Publication

Asset Protection in a Divorce

by Steven Shane

In some cases, a divorcing spouse will try to pierce a third party “spendthrift” trust (that is a trust established by someone else for the benefit of that spouse) in an effort to make a claim against those assets held in trust.  Can this generally be done?  The answer to the question is that it depends.  In general, in some states, Delaware being one, public policy is such that the rights of a divorcing spouse to access the assets of a spendthrift trust override the rights of a settlor to establish a spendthrift trust for the benefit of the settlor’s intended beneficiaries such as the divorcing spouse.

However, Delaware is not the only state where a divorcing spouse can pierce through such a trust. Some states have exceptions carved out by state law. Others do so through something called “exception creditor” laws.

It is well-established that a court will generally not interfere with the intent of a settlor in establishing a trust for the settlor’s intended beneficiaries under the terms desired by the settlor. However, over the years, courts in some jurisdictions have made exceptions to this general rule.

If a client’s goal is to protect assets in a potential divorce situation, there are two ways to address this. One is to site the trust in a state where a divorcing spouse is not a so-called exception creditor. The other is to create something called a discretionary trust where distributions are completely at the discretion of an independent Trustee that is not required by the trust instrument to provide distributions for the beneficiary’s support and maintenance. Of course, this isn’t always full proof, as, in the case of Delaware, where the state has carved out a specific exception for spouses. And of course, there is no guarantee that laws won’t change in the future.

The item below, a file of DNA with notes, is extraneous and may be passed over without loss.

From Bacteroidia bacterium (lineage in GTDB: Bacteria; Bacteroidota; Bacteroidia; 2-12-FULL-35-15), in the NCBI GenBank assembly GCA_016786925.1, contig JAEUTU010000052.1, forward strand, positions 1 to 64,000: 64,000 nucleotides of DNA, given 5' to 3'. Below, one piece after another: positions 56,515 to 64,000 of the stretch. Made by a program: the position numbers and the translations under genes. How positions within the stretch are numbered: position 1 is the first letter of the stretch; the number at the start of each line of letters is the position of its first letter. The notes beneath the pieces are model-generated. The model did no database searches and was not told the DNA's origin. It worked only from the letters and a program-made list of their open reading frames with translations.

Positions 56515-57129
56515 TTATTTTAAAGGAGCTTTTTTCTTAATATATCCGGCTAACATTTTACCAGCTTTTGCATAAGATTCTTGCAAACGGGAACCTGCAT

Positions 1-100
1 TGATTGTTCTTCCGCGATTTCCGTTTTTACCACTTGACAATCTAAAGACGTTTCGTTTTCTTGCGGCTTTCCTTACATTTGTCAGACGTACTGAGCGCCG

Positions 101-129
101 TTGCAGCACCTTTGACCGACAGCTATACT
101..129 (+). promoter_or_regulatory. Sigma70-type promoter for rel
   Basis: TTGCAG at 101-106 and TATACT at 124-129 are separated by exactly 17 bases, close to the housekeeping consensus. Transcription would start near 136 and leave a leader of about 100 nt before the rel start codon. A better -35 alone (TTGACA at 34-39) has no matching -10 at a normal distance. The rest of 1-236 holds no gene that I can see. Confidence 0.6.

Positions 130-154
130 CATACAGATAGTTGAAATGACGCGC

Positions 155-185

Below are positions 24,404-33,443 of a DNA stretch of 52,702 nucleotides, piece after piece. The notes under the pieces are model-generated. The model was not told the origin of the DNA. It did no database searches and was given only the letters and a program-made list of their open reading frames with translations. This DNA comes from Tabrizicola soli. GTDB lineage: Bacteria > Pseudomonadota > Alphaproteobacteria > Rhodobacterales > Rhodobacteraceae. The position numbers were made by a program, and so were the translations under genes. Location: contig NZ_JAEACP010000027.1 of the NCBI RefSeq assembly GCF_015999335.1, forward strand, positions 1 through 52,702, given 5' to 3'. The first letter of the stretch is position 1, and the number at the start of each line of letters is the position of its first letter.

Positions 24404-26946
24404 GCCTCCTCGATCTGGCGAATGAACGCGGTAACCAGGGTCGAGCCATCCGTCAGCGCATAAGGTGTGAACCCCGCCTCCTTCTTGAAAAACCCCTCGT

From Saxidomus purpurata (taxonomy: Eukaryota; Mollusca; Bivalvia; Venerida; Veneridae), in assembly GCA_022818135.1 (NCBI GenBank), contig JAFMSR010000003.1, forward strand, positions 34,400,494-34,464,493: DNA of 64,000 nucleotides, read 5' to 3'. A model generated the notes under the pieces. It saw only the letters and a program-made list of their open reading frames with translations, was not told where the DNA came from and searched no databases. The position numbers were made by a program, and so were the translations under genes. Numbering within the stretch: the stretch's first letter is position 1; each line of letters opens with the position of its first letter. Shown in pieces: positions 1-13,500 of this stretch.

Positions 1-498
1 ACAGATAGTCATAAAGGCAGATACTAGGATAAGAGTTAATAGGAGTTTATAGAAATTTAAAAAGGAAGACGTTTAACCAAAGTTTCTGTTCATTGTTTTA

Furthermore, as of today, there are about seven states (not in any particular order) that have laws that provide very strong protection against creditors, and more particularly, divorcing spouses. The other three states also have strong laws which are adverse to creditors, though the laws in these jurisdictions allow a divorcing spouse to pierce the trust.

1. South Dakota – Protected
2. Alaska – Protected
3. Nevada – Protected
4. Tennessee – Protected
5. (tie) Delaware – Not Protected (Garretson v. Garretson (1973))
5. (tie) Wyoming – Protected
6. New Hampshire – Not Protected (N.H. Rev. Stat. Ann. §564-B:5-503(b)(1)-(2))
7. Ohio – Protected
8. Illinois – Protected
9. Florida – Not Protected (Fla. Stat. Ann. §736.0503(2)(a) codifying Bacardi v. White (1985))
 


Steven Shane is a principal in Offit Kurman’s Baltimore/Washington office. Mr. Shane provides strategic counseling to clients with estate planning, charitable giving, and business continuity planning while minimizing estate, gift and generation-skipping transfer tax exposure.  He can be reached at 301.575.0313 and sshane@offitkurman.com.